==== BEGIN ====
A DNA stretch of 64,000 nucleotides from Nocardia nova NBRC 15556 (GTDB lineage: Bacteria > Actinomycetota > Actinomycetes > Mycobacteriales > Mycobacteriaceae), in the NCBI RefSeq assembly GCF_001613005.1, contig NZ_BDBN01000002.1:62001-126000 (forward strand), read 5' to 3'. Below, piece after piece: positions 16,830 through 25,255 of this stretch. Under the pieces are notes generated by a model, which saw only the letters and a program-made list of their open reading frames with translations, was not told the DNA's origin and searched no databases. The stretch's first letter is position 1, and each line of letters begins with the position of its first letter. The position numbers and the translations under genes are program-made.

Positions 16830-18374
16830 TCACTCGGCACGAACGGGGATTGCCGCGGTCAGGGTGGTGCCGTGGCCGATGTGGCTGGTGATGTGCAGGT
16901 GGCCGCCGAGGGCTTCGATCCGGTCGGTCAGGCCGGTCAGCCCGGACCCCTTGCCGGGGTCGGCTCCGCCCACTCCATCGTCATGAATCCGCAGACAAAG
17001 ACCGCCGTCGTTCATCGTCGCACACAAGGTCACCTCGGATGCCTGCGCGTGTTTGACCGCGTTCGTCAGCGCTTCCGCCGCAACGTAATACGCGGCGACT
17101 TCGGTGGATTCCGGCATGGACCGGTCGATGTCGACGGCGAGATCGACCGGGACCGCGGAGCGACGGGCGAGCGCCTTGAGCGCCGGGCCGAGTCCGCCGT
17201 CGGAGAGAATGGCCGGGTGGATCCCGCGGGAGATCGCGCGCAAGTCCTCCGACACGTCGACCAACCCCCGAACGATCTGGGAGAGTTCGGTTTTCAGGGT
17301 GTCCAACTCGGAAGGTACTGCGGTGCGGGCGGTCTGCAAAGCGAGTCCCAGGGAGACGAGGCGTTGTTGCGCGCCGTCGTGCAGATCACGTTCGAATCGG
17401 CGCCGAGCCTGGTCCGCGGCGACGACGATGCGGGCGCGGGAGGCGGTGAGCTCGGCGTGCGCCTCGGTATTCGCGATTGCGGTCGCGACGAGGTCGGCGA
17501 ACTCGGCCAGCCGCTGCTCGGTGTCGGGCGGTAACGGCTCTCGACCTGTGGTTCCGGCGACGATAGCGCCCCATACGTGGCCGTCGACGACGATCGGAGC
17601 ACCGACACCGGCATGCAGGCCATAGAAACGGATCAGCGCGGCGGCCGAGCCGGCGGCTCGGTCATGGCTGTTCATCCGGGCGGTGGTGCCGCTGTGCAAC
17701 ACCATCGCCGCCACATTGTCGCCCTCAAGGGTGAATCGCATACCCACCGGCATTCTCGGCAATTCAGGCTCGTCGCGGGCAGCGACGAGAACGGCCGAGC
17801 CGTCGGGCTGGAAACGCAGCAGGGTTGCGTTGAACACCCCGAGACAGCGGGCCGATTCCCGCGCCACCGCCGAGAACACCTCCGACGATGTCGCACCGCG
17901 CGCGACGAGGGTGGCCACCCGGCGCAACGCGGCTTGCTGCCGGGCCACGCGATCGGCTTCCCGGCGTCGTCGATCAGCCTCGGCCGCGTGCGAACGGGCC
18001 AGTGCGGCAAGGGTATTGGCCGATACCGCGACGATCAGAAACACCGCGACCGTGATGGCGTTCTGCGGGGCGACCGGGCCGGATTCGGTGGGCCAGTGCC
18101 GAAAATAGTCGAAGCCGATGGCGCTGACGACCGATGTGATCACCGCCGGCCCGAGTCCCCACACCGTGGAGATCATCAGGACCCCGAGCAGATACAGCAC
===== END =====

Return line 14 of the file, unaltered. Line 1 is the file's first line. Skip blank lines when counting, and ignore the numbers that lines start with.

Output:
17901 CGCGACGAGGGTGGCCACCCGGCGCAACGCGGCTTGCTGCCGGGCCACGCGATCGGCTTCCCGGCGTCGTCGATCAGCCTCGGCCGCGTGCGAACGGGCC